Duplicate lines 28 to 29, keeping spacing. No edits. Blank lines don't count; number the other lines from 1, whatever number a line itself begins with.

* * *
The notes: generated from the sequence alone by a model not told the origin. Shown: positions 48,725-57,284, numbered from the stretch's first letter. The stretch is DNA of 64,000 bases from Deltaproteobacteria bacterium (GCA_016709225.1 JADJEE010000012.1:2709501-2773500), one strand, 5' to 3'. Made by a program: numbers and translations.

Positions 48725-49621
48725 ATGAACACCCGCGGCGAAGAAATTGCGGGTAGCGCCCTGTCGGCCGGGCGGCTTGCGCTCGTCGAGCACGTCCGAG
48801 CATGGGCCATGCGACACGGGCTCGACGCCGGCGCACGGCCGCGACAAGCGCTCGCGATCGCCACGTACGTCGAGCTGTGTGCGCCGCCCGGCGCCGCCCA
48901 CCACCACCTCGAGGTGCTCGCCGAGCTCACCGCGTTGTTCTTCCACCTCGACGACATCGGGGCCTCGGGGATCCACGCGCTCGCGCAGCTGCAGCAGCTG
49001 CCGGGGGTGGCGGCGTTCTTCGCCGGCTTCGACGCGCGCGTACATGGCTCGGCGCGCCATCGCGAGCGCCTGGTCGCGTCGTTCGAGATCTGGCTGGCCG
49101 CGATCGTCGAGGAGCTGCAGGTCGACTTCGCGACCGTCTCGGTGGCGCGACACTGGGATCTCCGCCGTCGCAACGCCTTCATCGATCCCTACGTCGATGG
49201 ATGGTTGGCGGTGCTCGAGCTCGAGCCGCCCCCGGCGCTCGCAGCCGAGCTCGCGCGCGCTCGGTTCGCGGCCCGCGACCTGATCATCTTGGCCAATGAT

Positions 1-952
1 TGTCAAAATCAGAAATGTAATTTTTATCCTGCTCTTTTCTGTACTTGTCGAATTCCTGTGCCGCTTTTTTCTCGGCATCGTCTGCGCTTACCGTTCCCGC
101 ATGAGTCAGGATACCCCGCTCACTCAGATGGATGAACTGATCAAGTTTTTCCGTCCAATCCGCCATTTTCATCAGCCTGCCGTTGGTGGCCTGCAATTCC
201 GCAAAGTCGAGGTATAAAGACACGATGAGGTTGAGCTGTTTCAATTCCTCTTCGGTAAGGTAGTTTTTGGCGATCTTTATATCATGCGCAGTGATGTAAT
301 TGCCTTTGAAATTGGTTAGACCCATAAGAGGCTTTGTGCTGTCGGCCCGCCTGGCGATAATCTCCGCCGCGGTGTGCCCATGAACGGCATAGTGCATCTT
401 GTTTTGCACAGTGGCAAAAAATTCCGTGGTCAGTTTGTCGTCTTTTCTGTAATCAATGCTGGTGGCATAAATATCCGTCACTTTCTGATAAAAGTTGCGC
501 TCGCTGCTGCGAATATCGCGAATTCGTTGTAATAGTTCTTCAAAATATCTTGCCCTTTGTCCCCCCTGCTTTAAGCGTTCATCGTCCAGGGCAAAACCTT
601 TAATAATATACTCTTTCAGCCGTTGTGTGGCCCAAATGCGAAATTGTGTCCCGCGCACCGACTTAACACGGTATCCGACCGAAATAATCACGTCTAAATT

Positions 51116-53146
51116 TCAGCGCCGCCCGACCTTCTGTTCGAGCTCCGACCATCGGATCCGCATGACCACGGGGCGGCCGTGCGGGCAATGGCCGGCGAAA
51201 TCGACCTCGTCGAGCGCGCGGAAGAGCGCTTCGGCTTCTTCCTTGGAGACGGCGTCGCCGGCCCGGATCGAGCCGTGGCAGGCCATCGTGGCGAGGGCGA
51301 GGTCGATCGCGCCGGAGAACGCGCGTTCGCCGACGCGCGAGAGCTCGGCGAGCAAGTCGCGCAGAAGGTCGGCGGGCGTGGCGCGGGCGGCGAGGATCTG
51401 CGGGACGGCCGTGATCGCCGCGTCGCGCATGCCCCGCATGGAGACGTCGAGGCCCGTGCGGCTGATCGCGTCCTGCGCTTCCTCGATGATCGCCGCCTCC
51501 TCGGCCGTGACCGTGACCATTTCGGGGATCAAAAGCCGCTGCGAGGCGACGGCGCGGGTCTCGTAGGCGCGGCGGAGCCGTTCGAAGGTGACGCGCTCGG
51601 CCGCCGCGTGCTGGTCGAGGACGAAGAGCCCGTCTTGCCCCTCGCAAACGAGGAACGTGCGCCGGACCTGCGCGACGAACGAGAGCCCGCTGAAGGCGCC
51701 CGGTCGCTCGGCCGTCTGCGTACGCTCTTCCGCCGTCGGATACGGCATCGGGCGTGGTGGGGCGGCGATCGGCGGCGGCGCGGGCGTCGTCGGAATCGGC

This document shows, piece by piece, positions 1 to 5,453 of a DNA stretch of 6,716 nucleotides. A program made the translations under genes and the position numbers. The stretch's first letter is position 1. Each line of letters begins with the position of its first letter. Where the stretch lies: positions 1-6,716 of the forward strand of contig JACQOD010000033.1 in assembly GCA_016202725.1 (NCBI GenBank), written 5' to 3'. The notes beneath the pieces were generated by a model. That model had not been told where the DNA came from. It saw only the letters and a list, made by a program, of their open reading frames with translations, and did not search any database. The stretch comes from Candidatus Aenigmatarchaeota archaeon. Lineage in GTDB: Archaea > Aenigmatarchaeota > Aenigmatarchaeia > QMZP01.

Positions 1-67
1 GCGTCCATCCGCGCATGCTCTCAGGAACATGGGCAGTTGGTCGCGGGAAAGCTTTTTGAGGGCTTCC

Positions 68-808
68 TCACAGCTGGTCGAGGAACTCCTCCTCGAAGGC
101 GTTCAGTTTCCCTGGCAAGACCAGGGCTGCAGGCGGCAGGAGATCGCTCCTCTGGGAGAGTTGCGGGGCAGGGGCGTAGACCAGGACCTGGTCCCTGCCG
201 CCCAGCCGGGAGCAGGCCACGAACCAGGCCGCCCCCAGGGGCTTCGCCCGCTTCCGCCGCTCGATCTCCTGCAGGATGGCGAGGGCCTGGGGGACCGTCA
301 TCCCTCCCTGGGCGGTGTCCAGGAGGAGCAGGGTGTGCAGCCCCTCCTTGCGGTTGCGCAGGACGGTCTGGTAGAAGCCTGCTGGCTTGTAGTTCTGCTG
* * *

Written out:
Positions 68-808
68 TCACAGCTGGTCGAGGAACTCCTCCTCGAAGGC